The Global Conference in Salzburg aims to bring researchers and practitioners from interdisciplinary fields and settings together to discuss and share research, theory and best practices and foster a dialogue on issues related to setting intercultural theories to work. The conference will have sessions for talks, posters and workshops. We welcome papers in the following categories related to the broader theme of intercultural studies:
·         Interculturality and Leadership in Business
·         Intercultural Competence and Empowerment
·         Language, Politics and Intercultural Communication
·         Intercultural Competence in Understanding Religion
It is expected that talks should not last longer than 20 minutes. Speakers whose papers are accepted have to submit a full paper (10 pages, 20.000 – 25.000 words) by 1st November 2011 for publication.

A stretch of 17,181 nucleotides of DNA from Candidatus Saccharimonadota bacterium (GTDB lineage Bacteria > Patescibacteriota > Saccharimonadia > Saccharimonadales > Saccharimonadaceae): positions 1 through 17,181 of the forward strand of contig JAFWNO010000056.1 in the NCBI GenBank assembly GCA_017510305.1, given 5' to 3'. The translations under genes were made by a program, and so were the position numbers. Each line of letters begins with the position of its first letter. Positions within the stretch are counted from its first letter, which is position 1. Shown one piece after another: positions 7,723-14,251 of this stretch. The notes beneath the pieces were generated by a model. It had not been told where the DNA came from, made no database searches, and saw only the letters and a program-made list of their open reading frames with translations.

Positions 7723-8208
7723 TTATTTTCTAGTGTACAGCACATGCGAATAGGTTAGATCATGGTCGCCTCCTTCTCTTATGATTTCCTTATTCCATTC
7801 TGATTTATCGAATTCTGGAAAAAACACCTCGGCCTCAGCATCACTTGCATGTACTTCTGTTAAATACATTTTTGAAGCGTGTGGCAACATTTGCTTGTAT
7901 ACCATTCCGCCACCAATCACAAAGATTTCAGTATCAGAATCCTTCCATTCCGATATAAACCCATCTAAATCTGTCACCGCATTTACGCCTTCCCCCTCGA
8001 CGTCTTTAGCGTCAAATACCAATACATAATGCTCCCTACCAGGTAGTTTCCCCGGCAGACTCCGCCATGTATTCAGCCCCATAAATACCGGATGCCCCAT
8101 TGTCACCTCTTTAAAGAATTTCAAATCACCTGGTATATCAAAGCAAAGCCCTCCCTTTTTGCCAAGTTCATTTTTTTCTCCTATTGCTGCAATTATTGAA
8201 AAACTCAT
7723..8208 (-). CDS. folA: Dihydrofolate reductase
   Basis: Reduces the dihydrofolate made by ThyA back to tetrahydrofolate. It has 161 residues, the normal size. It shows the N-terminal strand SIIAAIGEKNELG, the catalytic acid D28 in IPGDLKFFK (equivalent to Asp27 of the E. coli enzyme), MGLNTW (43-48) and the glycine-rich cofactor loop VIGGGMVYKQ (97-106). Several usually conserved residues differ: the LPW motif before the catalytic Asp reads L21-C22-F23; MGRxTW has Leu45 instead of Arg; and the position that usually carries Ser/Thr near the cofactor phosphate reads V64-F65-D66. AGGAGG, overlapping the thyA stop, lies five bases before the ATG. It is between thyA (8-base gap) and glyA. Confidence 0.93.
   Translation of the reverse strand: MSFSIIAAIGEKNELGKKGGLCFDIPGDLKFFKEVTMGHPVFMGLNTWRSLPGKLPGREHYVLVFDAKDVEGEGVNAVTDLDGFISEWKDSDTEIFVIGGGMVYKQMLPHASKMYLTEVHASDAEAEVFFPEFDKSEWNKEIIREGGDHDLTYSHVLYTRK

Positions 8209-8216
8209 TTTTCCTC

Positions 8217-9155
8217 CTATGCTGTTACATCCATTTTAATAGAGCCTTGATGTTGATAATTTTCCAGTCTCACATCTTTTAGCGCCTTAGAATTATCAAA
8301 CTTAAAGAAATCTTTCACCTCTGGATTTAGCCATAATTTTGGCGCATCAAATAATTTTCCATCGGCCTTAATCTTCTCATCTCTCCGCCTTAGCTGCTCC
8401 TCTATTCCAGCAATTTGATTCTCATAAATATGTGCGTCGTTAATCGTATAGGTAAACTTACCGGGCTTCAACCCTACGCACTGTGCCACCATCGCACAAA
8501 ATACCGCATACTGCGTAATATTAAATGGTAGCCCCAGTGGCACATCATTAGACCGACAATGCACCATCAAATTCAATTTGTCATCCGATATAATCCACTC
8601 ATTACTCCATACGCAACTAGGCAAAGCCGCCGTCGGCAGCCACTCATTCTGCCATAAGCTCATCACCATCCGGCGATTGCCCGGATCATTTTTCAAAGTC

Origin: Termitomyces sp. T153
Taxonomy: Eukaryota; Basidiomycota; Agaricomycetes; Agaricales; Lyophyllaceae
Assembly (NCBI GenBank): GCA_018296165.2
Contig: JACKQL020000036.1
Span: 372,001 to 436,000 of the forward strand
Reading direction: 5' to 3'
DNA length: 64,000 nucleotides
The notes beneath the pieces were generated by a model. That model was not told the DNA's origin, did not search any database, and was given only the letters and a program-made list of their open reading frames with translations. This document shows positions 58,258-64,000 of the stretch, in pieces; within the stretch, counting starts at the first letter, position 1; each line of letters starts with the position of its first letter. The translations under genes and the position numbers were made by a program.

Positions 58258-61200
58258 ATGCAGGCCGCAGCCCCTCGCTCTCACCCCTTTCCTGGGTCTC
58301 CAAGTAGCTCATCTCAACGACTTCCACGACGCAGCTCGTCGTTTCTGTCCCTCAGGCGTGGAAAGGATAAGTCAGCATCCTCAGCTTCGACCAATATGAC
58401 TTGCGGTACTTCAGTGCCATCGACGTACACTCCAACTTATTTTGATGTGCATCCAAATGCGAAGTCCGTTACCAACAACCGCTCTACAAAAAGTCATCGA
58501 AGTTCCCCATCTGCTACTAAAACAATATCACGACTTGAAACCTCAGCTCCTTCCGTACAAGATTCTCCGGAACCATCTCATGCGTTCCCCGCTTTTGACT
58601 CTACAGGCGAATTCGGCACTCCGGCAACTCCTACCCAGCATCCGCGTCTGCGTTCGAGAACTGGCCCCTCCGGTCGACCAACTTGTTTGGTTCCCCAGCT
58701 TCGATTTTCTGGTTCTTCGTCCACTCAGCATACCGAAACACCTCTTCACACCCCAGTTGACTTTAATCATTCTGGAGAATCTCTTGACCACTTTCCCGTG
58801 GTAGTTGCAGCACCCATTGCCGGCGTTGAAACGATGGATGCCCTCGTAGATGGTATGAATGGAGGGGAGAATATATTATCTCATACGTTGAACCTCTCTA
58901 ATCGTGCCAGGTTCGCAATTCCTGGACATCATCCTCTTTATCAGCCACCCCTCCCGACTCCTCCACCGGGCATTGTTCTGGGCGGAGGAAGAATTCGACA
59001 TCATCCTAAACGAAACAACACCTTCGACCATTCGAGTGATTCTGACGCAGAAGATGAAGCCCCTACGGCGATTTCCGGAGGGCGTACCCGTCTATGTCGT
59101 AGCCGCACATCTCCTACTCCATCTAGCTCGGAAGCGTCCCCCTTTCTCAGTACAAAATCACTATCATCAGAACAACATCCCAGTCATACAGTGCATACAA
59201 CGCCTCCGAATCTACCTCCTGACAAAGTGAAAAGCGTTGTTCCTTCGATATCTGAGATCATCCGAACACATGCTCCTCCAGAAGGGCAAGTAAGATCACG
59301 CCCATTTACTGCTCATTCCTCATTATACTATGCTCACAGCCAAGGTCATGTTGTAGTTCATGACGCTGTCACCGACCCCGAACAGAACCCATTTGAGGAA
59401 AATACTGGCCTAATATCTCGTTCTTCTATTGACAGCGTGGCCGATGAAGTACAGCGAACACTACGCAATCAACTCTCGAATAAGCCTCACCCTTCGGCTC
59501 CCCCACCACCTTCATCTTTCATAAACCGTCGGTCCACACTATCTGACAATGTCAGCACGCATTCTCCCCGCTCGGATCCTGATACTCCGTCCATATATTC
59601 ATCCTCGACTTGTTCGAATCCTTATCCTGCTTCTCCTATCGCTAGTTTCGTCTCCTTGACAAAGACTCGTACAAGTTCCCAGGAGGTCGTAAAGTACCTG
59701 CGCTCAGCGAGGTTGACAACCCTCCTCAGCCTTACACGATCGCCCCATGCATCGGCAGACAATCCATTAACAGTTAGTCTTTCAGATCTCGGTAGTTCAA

Posters will focus on state-of-the-art research in intercultural competence. Workshops (to be held in German and in English in parallel sessions) will concern themselves with the following topics:
·         Intercultural Empowerment
·         Intercultural Education
·         Intercultural Coaching
Proposals (400-600 words) should be emailed until 15th April, 2011 to Dr. Birgit Breninger: birgit.breninger@sbg.ac.at

Please state on the proposal whether you want to give a talk, do a poster or hold a workshop.

For more information: http://www.uni-salzburg.at/icc